Centre-left journalist Tim Pool reports on the pretty obvious – that those with power, money or influence advocate for that which they themselves do not practice. Hypocrisy 101.
I feel sick.
Misdirection is a form of deception in which the attention of an audience is focused on one thing in order to distract its attention from another.
There are two basic ways to “misdirect” your audience; one is time-sensitive, the other isn’t.
The time-sensitive approach encourages the audience to look away for a fleeting moment, so that the sleight or move may be accomplished undetected.
The other approach has much to do with re-framing the audience’s perception, and perhaps very little to do with the senses. The minds of the audience members are distracted into thinking that an extraneous factor has much to do with the accomplishment of the feat, whereas it really doesn’t have any bearing on the effect at all. “The true skill of the magician is in the skill he exhibits in influencing the spectators mind.” (Dariel Fitzkee, Magic by Misdirection, pg. 33, copyright 1975).
Richard Dawkins with an interesting tweet
Personally I don’t blame Millennials (Generation Y). The rot, if you will, started far earlier. The influence of Marxist/Feminist thought has a long tradition from the pulpit of academia that off the top of my head I can date to circa Ginsberg – at least in popular culture but I know there are far earlier examples swirling around somewhere in the recesses of my mind. It was long established by the time my Generation X arse graced the walls and was seen as something of a rite of passage on the way to middle-aged conservatism (with a small c) rather than a full time vocation. More than one lecturer and student signposted a different pathway to explore, that whilst interesting at the time, is not one I subsequently myself wanting to retread or linger on. It was also too easy for me to make up the narrative to suit their agenda and my feminist lecturer gleefully gobbled the horseshit I made up about the patriarchy in advertising.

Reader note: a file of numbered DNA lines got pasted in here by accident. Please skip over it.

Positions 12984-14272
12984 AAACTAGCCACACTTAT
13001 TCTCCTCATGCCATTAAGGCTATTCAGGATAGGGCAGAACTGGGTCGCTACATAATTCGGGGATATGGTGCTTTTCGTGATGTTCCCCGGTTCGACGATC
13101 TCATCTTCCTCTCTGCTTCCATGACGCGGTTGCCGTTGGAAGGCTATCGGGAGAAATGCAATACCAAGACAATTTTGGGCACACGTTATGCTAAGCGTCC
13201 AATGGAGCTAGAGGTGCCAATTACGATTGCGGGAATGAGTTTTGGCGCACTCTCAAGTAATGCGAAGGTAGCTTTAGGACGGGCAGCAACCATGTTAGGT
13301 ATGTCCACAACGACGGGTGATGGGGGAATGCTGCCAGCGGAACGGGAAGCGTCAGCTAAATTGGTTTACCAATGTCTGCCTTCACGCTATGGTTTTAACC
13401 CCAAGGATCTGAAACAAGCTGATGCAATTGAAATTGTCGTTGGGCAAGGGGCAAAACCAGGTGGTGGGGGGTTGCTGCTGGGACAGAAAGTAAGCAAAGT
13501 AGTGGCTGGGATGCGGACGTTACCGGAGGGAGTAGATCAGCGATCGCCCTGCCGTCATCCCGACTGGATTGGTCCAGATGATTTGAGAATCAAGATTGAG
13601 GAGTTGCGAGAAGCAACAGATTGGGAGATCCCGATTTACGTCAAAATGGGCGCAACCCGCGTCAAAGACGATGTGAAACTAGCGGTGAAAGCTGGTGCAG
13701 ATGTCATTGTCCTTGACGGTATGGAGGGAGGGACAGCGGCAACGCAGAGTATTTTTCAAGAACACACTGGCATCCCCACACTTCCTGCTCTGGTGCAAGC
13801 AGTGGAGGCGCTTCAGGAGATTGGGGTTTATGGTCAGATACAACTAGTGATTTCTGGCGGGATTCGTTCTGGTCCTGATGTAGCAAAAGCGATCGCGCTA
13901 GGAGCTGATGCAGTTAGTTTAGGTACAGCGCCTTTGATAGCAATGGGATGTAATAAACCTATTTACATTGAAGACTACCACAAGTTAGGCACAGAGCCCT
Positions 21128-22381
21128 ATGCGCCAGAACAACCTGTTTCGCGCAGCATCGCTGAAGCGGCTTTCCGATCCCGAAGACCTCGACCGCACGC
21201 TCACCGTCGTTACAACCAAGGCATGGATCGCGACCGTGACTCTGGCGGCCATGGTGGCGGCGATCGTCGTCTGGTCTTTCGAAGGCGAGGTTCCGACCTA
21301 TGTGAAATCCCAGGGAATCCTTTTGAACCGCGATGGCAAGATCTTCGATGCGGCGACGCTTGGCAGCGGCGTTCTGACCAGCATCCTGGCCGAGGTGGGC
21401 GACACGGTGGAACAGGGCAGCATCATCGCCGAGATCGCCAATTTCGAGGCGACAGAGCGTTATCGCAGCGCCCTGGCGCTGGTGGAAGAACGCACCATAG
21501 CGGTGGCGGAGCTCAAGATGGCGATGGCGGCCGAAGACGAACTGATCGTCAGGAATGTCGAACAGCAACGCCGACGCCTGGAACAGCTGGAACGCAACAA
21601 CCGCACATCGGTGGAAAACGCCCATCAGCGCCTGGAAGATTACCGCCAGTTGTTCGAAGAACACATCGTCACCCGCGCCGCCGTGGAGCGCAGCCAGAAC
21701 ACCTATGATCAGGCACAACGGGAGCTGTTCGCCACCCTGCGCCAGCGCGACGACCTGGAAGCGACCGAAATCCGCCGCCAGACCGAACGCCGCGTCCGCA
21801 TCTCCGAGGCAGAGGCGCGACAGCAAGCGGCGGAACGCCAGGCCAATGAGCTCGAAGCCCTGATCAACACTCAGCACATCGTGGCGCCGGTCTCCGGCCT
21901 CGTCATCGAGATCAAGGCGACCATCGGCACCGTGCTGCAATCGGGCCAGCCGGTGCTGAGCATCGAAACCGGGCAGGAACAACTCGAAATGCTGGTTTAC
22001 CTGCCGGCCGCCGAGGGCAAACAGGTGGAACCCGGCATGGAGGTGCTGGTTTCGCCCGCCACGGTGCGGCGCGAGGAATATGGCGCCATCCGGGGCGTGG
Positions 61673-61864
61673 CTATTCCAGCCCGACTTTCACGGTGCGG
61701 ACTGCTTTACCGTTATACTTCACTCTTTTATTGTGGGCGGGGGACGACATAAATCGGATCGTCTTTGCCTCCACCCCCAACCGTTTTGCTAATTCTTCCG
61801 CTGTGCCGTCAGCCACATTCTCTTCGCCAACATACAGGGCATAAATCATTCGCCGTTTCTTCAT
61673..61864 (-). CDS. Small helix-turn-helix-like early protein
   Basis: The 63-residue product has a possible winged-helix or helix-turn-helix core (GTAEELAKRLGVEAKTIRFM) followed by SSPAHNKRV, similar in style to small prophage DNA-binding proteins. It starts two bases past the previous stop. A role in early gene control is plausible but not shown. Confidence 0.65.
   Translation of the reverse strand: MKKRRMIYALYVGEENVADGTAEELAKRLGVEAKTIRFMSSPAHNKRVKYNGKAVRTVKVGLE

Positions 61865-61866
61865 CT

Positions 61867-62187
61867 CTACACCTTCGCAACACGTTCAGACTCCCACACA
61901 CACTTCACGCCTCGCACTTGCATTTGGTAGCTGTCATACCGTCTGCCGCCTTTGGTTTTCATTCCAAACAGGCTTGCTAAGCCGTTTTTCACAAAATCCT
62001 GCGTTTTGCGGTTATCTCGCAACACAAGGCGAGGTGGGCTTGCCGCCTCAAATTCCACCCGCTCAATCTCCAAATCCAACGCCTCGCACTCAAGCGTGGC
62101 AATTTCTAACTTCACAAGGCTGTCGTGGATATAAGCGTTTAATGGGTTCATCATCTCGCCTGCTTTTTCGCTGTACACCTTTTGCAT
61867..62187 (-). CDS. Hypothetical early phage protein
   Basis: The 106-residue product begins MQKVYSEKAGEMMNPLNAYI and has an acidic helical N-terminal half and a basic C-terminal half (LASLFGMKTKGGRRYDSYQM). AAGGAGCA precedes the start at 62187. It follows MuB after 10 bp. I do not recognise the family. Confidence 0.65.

So whilst Millenials are in vogue the oppressive push from privileged totalitarian ‘left’ thought far predates them. Millennials just have a platform on social media with social media echo chambers such as YouTube, Twitter and Tumbler (and before that email flak) which unfortunately has afforded them far more influence than they are due. The angriest customer is usually the one with nothing to complain about, they just know if they keep it up they will get what they want. Anyone with genuine original thought and curiosity is more likely to be investigating, observing and communicating their discoveries than dictating or complaining. Screaming children need a time out not a platform. The last thing you should do is reward bad behaviour.
So I don’t have a problem with an analysis of the history, culture and influence of science. But as much as I may enjoy an analysis of a movie or play, I’d rather watch and listen myself to make my own impressions rather than having an opinion rammed down my throat. The skirmishes we may have are sideshows not the matinee.
… the continuation of the science wars has made analysts of science more inclined to defend each other in public. This is because attacks by science warriors often take on the characteristics of a `witch hunt’ instead of an academic debate. For example, `relativism’ – a subtle philosophical idea with a number of meanings – is sometimes treated as synonymous with `anti-science.’ An accusation of relativism is taken as sufficient in itself to render further argument unnecessary. And the arguments and political tactics adopted by the science warriors seem less designed to convince their academic opponents of their errors than to convince an outside audience; the science warriors can rely on the outside audience not reading the original sources and materially misleading descriptions of the original studies…The spokespersons for science often behave and argue as though the only salvation is for science to set itself up as such a pre-eminent form of knowledge as to leave no room for doubt; as a result they also find themselves attacking all other ways of having knowledge or describing science.